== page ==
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Body of Lies (Warner Bros.), the new Ridley Scott thriller about Iraq, is virtually indistinguishable from The Kingdom or Rendition or any number of terrorist-themed recent thrillers in which interchangeable Arabs in kaffiyehs do horrible things to the luscious physiques of A-list Hollywood stars. Certain moments are contractually required to happen in a movie like this: Camels will plod across the horizon as a woman's voice wails in Arabic on the soundtrack. An expensive-looking aerial shot will soar over CIA headquarters in Langley, Va., as a legend on the screen's lower left spells out, "Langley, Virginia." Jeeps will explode in the desert. Leonardo DiCaprio's forehead will perspire in extreme close-up. I will consult my watch.
It is curious, but till that moment I had never realized what it means to destroy a healthy, conscious man. When I saw the prisoner step aside to avoid the puddle, I saw the mystery, the unspeakable wrongness, of cutting a life short when it is in full tide. This man was not dying, he was alive just as we were alive. All the organs of his body were working — bowels digesting food, skin renewing itself, nails growing, tissues forming — all toiling away in solemn foolery. His nails would still be growing when he stood on the drop, when he was falling through the air with a tenth of a second to live. His eyes saw the yellow gravel and the grey walls, and his brain still remembered, foresaw, reasoned — reasoned even about puddles. He and we were a party of men walking together, seeing, hearing, feeling, understanding the same world; and in two minutes, with a sudden snap, one of us would be gone — one mind less, one world less.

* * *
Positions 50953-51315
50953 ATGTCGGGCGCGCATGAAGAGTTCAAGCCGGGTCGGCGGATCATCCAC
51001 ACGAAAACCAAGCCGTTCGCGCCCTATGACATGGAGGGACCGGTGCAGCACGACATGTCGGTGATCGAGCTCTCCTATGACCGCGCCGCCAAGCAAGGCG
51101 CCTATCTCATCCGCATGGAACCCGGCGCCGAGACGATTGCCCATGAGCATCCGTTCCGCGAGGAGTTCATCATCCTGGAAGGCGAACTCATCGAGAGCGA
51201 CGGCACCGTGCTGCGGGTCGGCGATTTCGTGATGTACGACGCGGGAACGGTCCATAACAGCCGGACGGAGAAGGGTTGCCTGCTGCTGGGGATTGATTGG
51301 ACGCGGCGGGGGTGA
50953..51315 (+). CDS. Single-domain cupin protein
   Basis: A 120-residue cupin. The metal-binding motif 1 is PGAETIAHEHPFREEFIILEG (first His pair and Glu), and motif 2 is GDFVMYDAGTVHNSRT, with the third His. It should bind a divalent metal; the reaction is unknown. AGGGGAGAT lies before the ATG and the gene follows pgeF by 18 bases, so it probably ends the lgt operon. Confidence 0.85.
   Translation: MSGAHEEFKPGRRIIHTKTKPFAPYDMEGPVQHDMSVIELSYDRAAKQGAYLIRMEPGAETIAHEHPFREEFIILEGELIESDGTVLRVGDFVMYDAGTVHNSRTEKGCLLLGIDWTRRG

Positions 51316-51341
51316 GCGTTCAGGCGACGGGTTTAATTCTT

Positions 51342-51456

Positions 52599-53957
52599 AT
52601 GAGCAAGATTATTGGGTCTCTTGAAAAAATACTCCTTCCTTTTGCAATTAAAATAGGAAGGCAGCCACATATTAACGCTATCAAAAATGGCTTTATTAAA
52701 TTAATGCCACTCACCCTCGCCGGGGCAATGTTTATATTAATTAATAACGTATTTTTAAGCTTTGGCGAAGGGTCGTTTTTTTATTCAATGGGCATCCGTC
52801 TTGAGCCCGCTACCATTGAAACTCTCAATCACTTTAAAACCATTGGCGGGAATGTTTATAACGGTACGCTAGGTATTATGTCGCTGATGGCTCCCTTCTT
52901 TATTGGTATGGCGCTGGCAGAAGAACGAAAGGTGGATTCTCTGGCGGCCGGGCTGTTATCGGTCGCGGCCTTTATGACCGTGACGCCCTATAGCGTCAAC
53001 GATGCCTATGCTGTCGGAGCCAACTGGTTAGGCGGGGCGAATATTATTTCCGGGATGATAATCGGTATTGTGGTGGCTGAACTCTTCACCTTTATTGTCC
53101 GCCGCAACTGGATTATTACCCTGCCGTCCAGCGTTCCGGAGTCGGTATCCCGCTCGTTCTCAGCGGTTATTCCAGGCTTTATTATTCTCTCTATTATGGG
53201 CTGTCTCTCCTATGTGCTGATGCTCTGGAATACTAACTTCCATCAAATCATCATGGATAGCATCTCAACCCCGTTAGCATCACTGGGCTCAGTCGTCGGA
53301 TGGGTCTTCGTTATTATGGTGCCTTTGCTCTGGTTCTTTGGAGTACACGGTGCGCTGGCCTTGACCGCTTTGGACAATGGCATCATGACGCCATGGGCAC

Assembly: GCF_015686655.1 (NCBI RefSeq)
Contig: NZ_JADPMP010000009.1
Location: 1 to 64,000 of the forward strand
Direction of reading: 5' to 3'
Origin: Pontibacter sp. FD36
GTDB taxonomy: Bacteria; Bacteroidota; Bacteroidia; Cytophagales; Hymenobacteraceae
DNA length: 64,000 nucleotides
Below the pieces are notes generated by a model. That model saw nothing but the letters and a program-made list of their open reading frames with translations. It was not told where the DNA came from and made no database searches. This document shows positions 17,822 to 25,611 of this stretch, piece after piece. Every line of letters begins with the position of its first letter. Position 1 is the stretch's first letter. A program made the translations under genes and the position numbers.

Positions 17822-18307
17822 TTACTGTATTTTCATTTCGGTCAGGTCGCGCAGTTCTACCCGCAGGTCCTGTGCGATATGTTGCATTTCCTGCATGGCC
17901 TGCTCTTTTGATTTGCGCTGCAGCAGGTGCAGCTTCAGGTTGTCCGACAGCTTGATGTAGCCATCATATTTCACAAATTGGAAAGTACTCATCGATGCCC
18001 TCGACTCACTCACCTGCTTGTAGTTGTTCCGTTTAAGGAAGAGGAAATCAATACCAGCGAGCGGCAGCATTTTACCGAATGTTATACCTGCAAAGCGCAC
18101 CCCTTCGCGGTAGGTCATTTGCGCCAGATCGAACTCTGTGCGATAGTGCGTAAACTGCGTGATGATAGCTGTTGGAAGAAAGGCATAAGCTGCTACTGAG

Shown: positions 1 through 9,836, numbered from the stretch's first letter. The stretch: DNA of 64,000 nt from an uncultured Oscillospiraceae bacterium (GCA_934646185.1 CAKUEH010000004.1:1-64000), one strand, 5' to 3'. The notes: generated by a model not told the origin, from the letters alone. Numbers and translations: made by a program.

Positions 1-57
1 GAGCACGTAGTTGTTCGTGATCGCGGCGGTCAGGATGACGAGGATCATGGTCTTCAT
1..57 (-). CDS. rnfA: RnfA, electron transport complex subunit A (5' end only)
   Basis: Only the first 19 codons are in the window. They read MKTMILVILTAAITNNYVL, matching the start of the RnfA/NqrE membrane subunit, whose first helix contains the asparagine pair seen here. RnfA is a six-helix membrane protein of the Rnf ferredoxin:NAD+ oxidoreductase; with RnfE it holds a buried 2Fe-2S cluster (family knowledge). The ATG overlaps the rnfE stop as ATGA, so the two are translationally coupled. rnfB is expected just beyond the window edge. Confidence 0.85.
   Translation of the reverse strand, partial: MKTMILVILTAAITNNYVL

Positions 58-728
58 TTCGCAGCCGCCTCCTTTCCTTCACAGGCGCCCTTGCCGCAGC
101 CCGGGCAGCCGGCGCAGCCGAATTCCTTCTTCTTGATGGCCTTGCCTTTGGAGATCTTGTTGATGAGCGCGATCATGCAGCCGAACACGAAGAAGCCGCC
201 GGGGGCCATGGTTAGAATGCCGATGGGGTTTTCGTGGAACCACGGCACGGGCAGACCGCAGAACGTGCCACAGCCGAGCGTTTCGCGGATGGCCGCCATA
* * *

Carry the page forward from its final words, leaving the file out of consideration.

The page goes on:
The case for ending our long national nightmare.